Exit Codes

If you read nothing else, read this. All services are running processes, when they exit, they should use a proper exit code.

In bash:

  • Exit code of 0 denotes success.
  • Non-zero exit denotes failure.
  • 127 means a command was unable to be found
  • 128 means a command was found, but could not be executed.
  • Shell built-ins return 2 to note that you are a fucktard and didn’t use the command properly.

This isn’t hard people. Please respect the above, as it makes it much simpler to chain commands. Most programming languages that allow execution of arbitrary commands in a pseudo-shell will respect exit codes, so your program should as well.

If you have a script that validates json, and I run it, if I see error output but the exit status is 0, scripting becomes much harder. Parsing logs is a difficult problem, and one should not have to resort to string processing in order to figure out if a command worked.

Requirements for a service

Services have, at the base case, a set of language, configuration, and environment requirements, etc. Consider the following:

Our document generator service requires:

  • Python for
  • PHP for the php symfony generate:document command
  • A database of some sort, MySQL in our case
  • Elasticsearch

So we’ll need:

  • Languages: [Python, PHP]
  • Codebases: [api, symfony-app]

We have memory requirements of some sort for this system, and since we are running this on a system with other services, we should have some idea as to how many “requests” this system can respond to.

One thing to note is the above isn’t necessarily all you need to run a process within your process manager. You may want to define any of the following:

  • command
  • environment_variables
  • assigned port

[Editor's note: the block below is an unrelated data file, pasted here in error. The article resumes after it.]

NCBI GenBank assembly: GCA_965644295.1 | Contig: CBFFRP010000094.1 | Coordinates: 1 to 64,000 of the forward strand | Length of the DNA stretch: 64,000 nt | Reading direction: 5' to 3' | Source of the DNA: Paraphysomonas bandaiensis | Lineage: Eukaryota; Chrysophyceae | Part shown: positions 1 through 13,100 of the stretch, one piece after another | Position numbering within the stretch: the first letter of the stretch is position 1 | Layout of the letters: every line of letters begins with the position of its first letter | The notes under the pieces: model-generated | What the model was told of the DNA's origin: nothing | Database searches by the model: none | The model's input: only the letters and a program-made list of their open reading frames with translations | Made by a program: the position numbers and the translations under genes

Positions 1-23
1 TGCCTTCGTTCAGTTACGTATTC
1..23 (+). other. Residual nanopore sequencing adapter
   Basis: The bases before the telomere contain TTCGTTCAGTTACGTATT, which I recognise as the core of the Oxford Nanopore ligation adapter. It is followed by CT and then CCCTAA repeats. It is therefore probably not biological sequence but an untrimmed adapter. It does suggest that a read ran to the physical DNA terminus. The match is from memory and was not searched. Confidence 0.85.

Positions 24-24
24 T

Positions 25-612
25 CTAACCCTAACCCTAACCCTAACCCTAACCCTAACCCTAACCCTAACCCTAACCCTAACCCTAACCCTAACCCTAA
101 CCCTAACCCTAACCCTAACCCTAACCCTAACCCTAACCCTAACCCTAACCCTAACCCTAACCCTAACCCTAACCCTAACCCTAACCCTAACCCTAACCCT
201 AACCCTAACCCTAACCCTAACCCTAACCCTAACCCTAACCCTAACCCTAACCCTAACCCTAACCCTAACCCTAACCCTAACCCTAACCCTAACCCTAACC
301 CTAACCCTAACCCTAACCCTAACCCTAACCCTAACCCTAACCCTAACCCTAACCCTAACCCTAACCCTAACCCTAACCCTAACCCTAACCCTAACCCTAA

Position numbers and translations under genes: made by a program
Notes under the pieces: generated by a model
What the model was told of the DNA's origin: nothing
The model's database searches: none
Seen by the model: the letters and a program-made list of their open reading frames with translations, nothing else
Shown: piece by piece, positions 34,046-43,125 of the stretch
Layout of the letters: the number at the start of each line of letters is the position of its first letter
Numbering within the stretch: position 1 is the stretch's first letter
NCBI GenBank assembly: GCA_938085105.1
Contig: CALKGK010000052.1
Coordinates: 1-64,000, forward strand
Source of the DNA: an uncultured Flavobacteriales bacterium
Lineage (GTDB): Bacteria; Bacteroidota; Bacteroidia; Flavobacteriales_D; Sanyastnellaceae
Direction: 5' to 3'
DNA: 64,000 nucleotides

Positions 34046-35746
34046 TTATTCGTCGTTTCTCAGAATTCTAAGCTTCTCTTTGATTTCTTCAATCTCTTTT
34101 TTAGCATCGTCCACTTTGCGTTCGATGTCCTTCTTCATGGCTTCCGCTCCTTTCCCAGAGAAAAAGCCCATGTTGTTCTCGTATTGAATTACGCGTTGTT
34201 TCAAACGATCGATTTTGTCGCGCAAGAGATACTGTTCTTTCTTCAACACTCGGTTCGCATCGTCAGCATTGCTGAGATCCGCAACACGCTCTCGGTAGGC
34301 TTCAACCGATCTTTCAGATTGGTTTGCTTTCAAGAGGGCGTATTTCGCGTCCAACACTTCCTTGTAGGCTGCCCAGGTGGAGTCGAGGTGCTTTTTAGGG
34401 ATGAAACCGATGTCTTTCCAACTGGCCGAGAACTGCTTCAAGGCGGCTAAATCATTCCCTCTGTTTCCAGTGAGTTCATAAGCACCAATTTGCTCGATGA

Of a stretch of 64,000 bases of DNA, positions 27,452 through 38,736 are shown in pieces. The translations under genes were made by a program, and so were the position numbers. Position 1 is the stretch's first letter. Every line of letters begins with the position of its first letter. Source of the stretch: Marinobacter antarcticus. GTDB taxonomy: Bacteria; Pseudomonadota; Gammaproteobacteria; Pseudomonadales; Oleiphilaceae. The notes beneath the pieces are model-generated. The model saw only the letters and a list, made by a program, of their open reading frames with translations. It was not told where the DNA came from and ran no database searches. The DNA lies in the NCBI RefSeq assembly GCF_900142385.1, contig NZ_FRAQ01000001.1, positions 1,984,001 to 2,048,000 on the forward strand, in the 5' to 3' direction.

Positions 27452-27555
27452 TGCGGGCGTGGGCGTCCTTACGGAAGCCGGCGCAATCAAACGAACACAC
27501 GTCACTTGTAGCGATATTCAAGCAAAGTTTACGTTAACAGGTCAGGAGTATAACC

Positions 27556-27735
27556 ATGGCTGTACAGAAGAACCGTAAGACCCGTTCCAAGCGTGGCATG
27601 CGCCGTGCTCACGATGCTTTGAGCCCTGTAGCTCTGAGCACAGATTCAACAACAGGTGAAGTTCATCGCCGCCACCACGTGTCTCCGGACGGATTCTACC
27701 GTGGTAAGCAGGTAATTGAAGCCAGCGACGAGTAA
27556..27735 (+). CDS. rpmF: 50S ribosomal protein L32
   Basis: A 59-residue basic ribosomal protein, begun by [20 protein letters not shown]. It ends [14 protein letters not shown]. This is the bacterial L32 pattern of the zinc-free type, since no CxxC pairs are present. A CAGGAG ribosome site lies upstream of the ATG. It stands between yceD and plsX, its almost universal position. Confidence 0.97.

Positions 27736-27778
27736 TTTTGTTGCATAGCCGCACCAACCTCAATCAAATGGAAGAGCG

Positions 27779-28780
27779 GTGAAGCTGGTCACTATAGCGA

• working_directory
  • respawn_count
  • when_to_run
  • number_of_processes
  • system_packages
  • user or group to run as

And all of the above should be described cleanly by you and your developers for services run in production. Having a well-defined interface for accessing services will make debugging services much easier for both operations and the development team. Placing this information in everyone’s face in a trivial manner will make it easier to reason about how a service is run, what it’s SLA will be like, and interdependencies between services.

Services as command groups

I like the following description of what a service is:

Services are not a single process or bound port, they are a definition of what is required for each of those things.

In our document_generator service, we are running multiple processes. They all form a single service, even though they may also be standalone services.

Services are composable. That is to say, you can mix and match services as necessary, to create better services down the road.

Because services are composable, you should define all the requirements for a service in a single location. This may result in duplication of information - perhaps multiple services run the same command - but will also ensure that when you say “I want to run service X”, the entire service is running.

If only a portion of a service is running, then the service is not running and should be considered down.

Services depending upon other services

This goes back to my previous post. I think I was wrong in stating “Service x needs Y, what service provides Y” where Y is an environment variable. Instead, I wish to restate this:

Service X depends upon Service Y, give me everything Service Y provides

Typically, a command will provide only a single resource locator, but a service may provide multiple commands, each with their own resource locator(s). This is an important distinction from what I stated previously.

Unique Resource Locators

Resource locators should be unique across your infrastructure. If you have multiple services providing API_URL, I believe this is incorrect. You might instead have SANTAMARIA_URL and AUTOCOMPLETE_URL. You wouldn’t name two components of your infrastructure api, so you shouldn’t commit the same sin with exported configuration.